Thursday, January 26, 2023

Fire destroys Wilbur-Ellis fertilizer plant

Staff Writer | October 23, 2022 6:51 PM

MOSES LAKE - Sunday afternoon a building at the Wilbur-Ellis fertilizer and blending facility, located at 14903 Road 1.3 Southeast, caught fire and burned to the ground.

“This facility is not very old and they built it specifically to where it is 100% wood construction so that it doesn’t have any corrosion issues with the fertilizer,” said Grant County Fire District 5 Battalion Chief Robert Horst. “Fertilizer will corrode metal so they built it 100% wood so that's why it went (up in flames) so fast and so quick. One, because of all of the fertilizer but two, because of being 100% wood construction.”

Grant County Sheriff’s Office Public Information Officer Kyle Foreman said a call about black smoke coming from the elevator was placed at about 3:15 p.m.

When responders arrived on scene the building was already fully engulfed.

“When I was at (State Route) 17 and Interstate-90, I could already see the flames through the roof,” said Horst.

A responding firefighter witnessed a flash come from inside the burning building, Foreman said, leading to a concern related to an explosion from the facility. After a short time, it was determined that the explosion risk was no longer a likely scenario.

By 5:15 p.m. the building had collapsed except for the metal elevator on the side of the structure.

“The hazard now – there is no fire hazard at this point – the biggest hazard at this point is going to be the toxic smoke and all of this water,” Horst said. “The more water we put on it to try to put out the fire, the more fertilizer washes into the ground.”

The smoke coming from the few flames along with ash, as well as the water covering the ground and ditch near the rubble of the building were a concern, he said. The district ceased its efforts to put more water on the fire and allowed the flames to burn themselves out in order to avoid chemicals from the fertilizer facility from leaching into the ground.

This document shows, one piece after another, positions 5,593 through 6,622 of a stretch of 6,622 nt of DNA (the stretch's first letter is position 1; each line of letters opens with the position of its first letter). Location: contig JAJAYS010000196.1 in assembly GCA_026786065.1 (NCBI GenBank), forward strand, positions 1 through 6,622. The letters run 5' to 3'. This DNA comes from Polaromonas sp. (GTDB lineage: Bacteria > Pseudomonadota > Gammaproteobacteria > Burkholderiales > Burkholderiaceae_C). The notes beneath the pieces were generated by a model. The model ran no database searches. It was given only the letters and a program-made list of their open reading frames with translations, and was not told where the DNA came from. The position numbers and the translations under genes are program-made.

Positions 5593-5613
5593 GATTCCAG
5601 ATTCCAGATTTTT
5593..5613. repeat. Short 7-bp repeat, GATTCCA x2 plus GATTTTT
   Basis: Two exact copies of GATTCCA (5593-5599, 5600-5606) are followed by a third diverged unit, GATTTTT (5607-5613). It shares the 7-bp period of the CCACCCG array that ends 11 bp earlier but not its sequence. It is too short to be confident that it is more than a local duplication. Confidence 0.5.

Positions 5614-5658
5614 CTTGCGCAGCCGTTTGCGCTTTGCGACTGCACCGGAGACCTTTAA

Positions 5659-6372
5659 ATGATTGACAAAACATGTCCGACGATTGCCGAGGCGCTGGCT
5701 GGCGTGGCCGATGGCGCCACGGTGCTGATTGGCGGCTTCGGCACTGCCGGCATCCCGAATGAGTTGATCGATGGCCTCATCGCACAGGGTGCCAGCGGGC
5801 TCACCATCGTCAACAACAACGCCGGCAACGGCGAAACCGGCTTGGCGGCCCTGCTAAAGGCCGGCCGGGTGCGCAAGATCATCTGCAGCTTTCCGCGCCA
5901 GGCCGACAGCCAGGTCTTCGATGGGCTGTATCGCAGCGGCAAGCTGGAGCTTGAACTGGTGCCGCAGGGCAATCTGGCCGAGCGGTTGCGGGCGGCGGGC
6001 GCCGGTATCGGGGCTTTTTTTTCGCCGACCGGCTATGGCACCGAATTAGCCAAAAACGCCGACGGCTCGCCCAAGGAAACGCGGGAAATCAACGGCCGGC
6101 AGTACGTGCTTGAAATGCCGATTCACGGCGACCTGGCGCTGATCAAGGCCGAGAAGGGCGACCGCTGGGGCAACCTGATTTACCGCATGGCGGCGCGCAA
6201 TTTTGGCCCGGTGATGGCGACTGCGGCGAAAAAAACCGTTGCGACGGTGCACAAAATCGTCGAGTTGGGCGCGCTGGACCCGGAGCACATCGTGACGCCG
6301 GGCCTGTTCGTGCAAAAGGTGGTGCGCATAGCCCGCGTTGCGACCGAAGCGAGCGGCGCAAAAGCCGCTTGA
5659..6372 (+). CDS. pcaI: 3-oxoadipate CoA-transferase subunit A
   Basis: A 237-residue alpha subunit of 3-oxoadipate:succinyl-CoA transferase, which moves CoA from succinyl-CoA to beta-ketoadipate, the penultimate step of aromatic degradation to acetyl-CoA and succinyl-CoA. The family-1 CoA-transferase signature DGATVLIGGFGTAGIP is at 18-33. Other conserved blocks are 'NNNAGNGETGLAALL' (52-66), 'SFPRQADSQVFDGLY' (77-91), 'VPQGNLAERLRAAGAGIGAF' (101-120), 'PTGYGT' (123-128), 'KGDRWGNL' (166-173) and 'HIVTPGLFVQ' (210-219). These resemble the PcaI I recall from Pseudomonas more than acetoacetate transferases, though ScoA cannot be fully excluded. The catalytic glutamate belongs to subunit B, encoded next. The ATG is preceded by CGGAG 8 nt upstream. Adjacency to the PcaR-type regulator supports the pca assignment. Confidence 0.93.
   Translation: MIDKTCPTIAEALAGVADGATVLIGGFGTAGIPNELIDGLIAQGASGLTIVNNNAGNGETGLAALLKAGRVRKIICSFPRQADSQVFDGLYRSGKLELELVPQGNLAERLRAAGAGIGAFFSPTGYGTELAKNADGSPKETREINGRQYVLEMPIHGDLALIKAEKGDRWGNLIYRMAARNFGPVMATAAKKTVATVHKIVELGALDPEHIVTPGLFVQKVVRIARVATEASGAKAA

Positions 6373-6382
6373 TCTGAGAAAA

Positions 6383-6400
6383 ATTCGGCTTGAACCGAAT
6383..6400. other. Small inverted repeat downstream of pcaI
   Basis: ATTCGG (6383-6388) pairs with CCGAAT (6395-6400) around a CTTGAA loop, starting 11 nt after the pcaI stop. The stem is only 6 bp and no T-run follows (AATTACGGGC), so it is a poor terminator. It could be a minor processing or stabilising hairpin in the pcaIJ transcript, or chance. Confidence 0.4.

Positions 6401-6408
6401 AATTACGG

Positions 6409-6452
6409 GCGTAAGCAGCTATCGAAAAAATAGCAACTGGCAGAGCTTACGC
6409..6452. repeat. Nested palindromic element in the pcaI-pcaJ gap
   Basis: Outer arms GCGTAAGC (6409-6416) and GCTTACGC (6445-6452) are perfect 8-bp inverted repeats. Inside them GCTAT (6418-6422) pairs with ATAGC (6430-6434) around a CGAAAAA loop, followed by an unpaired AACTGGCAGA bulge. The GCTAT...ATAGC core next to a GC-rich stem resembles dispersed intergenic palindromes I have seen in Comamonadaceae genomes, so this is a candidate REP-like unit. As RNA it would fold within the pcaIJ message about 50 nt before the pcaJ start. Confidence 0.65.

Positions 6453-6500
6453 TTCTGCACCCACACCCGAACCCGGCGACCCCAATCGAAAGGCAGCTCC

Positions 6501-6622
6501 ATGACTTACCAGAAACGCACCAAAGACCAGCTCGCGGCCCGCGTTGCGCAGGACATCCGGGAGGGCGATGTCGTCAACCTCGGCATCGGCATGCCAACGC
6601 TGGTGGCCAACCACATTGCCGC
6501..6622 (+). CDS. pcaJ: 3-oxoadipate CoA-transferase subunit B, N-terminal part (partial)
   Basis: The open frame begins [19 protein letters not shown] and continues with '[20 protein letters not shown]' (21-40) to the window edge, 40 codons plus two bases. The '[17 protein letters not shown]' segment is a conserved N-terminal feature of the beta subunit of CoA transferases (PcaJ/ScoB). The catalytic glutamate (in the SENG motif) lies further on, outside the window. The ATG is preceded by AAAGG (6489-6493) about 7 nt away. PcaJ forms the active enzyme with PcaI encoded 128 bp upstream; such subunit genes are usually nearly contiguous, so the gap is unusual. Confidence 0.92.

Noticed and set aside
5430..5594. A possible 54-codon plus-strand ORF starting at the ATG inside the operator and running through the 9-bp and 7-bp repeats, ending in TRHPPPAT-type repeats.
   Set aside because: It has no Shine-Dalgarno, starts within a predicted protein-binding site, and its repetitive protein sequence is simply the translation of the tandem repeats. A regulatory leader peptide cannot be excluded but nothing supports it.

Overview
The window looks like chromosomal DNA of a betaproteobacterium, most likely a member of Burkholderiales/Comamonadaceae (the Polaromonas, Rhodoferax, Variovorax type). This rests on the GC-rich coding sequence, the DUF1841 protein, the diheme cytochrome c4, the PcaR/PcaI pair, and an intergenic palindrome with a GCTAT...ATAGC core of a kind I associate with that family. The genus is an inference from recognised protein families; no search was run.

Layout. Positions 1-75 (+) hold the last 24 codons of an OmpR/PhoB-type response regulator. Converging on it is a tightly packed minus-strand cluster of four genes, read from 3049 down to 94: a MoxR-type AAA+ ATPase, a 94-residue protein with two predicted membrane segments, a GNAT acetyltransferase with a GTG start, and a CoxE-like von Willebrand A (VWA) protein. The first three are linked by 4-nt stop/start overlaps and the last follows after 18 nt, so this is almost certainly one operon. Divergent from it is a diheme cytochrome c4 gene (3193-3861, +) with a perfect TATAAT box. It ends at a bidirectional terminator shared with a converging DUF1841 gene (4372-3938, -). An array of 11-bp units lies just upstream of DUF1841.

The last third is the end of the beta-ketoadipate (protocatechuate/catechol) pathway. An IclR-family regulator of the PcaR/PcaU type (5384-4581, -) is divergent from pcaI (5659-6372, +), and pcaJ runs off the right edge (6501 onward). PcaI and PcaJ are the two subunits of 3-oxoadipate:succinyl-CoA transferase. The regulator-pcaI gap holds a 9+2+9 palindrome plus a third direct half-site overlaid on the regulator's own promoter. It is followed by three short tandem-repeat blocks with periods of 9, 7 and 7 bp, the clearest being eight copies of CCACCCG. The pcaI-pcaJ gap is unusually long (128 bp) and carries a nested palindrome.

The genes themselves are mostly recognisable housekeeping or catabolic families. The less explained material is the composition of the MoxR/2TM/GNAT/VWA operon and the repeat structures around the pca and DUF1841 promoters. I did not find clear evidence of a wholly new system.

Foreman and Horst said there was a skeleton fire crew on scene overnight keeping an eye on the remaining flames and moving forward Wilbur-Ellis would be managing the site security from there.

Horst said the fire marshal came out Monday afternoon and said Wednesday would probably be the soonest he could get into the facility and look to try to determine a cause.

While there are still some flames and smoldering, the smoke coming off the facility is the primary concern as it is still smoking as of Monday afternoon, sources said.

Horst said the Department of Ecology should be here Monday evening for air sampling to verify if everything is okay with smoke as it is or if the fire district needs to mitigate it with more water.

The plant, about three miles southeast of Moses Lake, did not have any employees working and no firefighters were injured fighting the blaze.

Foreman said, due to the wind carrying the smoke northeast, they advised those within a mile to go inside, shut doors and windows and turn off any outside air intakes. Those who have respiratory issues should consider basic protective measures such as wearing a mask.

In response to the smoke, the Grant County Health District issued a health advisory also encouraging residents northeast of the fire, as the wind was blowing Monday afternoon, to stay indoors and wear a mask when going outside because the smoke drifting from the fire may contain noxious chemicals which can irritate eyes, nose, throat, airways, and lungs.

The Columbia Basin Herald reached out to Wilbur-Ellis for comment but did not hear back from their representative in time for publication. This story will be updated online with any commentary from the company if they choose to get back with us.

Rebecca Pettingill may be reached at

Editor's Note: This article has been updated with additional information as of Monday afternoon.



Grant County Public Information Officer Kyle Forman, right, speaks with Grant County Fire District Battalion Chief Robert Horst, middle, and another GCFD5 firefighter as smoke billows from the fire at the Wilbur-Ellis plant.



Smoke Billows from the Wilbur-Ellis fertilizer and blending facility southeast of Moses Lake on Sunday. Firefighting crews eventually stopped adding water to the blaze after it became unsalvageable and concern for washing excessive amounts of fertilizer and chemicals into the ground became the larger concern.



Columbia Basin Herald reader Jay Welch provided this photo of smoke coming off of the Wilbur-Ellis fertilizer plant Sunday. Residents nearby were advised to remain inside and close of sources of air from outside the home until the fire was under control.

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